2. Julie says:

    The weather forecast is better tomorrow, hopefully some of the mud will dry up! Great to read more about the Nurseries exhibiting and I really like your fern choice, I have just googled it as it was new to me and it looks very soft and quite elegant.

  3. Interesting that you bought Onoclea sensibilis as we have loads growing in the Nuttery here at Sissinghurst. I like it and you’re right; it is different from other ferns. If you’re interested, I’ve written a blog about the Nuttery this week which contains a mention about Onoclea. Helen

  4. Yvonne Ryan says:

    At least your lovely new ‘bird’ won’t leave lots of big poos around to slip on and peck at your favourite plants!

  5. I recently recieved an order from Fibrex of about a dozen pelargoniums. Seriously impressed by how they were packed and shipped. Some are beginning to flower now including possibly my all time favourite Bird Dancer which I always loook out for in nurseries/garden centres but never see. Dave

  6. Anna says:

    Thanks for the peek Helen. The plant marquee is what I look forward to the most when visiting a show and have never been disappointed. Congratulations on your third in the Open Garden competition. Like your new bird. Hope that Malvern did not get the same downpour as we did in the early hours of this morning otherwise I imagine it will be seriously muddy today.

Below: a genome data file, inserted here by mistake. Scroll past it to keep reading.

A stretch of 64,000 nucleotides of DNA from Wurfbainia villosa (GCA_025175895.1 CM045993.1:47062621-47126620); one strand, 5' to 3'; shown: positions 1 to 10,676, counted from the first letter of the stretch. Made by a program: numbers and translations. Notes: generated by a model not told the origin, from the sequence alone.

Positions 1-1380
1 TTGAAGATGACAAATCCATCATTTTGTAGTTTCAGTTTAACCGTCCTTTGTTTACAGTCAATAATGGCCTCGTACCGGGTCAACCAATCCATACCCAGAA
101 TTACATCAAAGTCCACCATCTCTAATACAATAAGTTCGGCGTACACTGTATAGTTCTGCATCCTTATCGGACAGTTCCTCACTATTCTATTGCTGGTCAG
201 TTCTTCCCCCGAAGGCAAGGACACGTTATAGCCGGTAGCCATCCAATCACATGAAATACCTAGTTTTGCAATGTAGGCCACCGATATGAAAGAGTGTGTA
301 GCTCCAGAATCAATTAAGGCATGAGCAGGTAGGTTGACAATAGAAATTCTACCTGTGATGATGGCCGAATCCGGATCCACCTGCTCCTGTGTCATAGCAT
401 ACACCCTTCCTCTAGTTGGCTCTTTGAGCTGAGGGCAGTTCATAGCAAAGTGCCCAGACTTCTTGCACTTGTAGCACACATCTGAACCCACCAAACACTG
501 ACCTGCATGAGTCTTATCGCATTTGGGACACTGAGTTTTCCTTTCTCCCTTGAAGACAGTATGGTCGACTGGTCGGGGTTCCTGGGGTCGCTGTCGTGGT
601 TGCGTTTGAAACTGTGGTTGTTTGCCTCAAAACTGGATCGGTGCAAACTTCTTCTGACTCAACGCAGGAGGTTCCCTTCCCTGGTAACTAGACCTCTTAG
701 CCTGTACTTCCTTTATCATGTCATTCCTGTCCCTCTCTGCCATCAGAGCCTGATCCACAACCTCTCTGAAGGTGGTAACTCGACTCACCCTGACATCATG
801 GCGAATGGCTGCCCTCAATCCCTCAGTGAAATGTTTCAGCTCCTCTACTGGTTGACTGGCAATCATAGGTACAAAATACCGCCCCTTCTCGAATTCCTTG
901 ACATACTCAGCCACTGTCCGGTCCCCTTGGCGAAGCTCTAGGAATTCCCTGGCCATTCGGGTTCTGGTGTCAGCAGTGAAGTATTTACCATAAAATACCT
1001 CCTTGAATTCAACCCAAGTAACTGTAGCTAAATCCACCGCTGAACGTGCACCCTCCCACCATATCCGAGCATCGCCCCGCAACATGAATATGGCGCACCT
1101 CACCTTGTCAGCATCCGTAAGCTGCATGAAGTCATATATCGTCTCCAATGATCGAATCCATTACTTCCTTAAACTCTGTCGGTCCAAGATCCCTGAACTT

7. VP says:

    So sad we didn’t see each other yesterday. I couldn’t get a mobile connection and I spent most of the morning trying to find a memory card for my camera, so I expect you’d gone home by the time I was going around the show properly. I was amazed (and pleased) to see Ian Butterfield again – I had a long chat with him about his ‘retirement’ last year.

  8. Johan says:

    Oh I miss these show gardens. When I was jounger my parents used to take me there all the time. Unfortunately I haven’t got the time and possibility anymore to visit them.

  9. Beverley Jones says:

    How on earth could you pick a winner – they are all winners!! Beautiful displays and the plants are lovely – just enough to do the job and absolutely nothing out of all place – my garden feels a bit of a mish mash after this lot but will excuse myself a guilt trip as I have got a cold!!